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Syrian regime fighters and Turkey-backed rebels clash following Kurdish pull-back

A Turkish tank fires at Kurdish areas in northeast Syria [file photo-Getty]

Date of publication: 29 October, 2019

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Clashes between Turkey-backed rebels and Syria regime forces saw six killed, as Kurdish fighters complete their withdrawal from border zones as part of Ankara's cross-border operation.
Deadly clashes erupted between Turkish and Syrian regime forces on Tuesday, the first outbreak of violence between the two sides since Ankara launched its cross-border offensive against the Kurds in Syria earlier this month.

The clashes erupted despite a deal reached between Turkey and Syria regime-backer Russia to ensure the Kurdish withdrawal by the Tuesday deadline.

Following Russia’s confirmation the Kurdish pull-out was complete, the Turkish presidency said it would conduct joint patrols with Russia to verify the Kurds had evacuated the designated "safe zone" on the border.

Comment: Cutting deals with the devil: US betrayal pushes Syria's Kurds into clutches of regime

At least six Syrian regime fighters were killed in heavy clashes that broke out between regime forces and Turkey-backed rebel fighters earlier on Tuesday, according to the UK-based monitoring group the Syrian Observatory for Human Rights said.

"Heavy fighting erupted for the first time between the Syrian and Turkish armies," the group said, adding that five soldiers were killed by artillery and machine gun fire, while pro-Turkey rebel fighters executed a captured soldier.

Turkey-backed rebel fighters the Sultan Murad Division claimed to have killed at least 20 regime soldiers and captured many more, however the reports have not yet been verified.

Russia-Turkey deal

Kurdish forces earlier this month agreed to withdraw from a 120-kilometre (75 mile) long, Arab-majority segment of the 440-kilometre (275-mile) border zone, yet several clashes since led to Turkey seeking a deal with Syrian regime backer Russia to facilitate the Kurdish pull-back from the entire border area.

The run-up to the withdrawal deadline was tense, with several reports that the Kurdish People's Protection Units (YPG) forces has not fully withdrawn with only 15 minutes to go.

Turkey had threatened to attack Kurds directly if they had not fully withdrawn by 6pm local time (3pm GMT) on Tuesday.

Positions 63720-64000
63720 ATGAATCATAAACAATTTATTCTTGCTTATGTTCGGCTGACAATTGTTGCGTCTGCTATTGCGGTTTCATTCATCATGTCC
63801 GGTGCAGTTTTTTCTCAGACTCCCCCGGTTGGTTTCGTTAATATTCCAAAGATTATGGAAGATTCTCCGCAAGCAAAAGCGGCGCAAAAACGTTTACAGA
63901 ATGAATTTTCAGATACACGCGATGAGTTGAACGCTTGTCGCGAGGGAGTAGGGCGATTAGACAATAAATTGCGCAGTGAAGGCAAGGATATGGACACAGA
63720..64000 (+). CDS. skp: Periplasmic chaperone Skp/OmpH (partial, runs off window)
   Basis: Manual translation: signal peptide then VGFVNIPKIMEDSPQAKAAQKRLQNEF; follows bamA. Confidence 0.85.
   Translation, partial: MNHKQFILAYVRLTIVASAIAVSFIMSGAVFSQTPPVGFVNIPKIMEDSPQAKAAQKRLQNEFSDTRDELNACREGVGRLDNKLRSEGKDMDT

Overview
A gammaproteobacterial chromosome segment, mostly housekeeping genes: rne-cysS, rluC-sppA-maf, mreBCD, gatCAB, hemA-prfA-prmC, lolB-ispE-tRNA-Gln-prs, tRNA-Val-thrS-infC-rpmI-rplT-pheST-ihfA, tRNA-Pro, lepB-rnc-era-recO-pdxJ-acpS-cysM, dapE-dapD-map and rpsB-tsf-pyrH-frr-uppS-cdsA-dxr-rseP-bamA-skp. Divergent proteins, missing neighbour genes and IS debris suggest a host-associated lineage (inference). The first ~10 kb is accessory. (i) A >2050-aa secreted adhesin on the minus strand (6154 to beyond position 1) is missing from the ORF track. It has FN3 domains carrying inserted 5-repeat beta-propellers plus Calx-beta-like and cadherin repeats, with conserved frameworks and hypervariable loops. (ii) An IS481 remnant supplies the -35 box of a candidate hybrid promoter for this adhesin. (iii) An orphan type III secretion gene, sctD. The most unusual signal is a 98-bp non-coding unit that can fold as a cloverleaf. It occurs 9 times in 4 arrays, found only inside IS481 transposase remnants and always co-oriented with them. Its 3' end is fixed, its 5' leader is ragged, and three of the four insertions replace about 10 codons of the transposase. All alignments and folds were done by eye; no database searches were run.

Yet Russian Defence Minister Sergei Shoigu confirmed the withdrawal would be completed "ahead of time" on Tuesday.

"Syrian border guards and our military police have been deployed there," Shoigu said during a visit to Armenia.

The move follows the deal signed by Russia and Turkey last week for Russian military police and Syrian border guards to "facilitate the removal" of the YPG from within 30 kilometres (18 miles) of the border.

The agreement was reached after lengthy negotiations between President Recep Tayyip Erdogan and President Vladimir Putin in the Black Sea resort of Sochi last week.

Turkish-backed militias

The withdrawal has, however, not prevented outbreaks of violence.

Syrian rebel militias being armed by Ankara have killed civilians in areas abandoned by the US after its pull-out in October, US intelligence officials told TIME magazine.

The officials added they feared the militias were using weapons that the US sold to Turkey to commit war crimes.

Other reports have verified three civilians killed by the group accused of being members of the Kurdistan Workers' Party (PKK), the Kurdish insurgent group operating in Turkey.

A video of the Turkish militia also circulated on social media on Tuesday, showing them taking down the Syrian flag near the village of Ras al-Ayn, and cheering the defeat of "Assad and the PKK terrorists", referring to the Kurdish YPG. 

Agencies contributed to this report.

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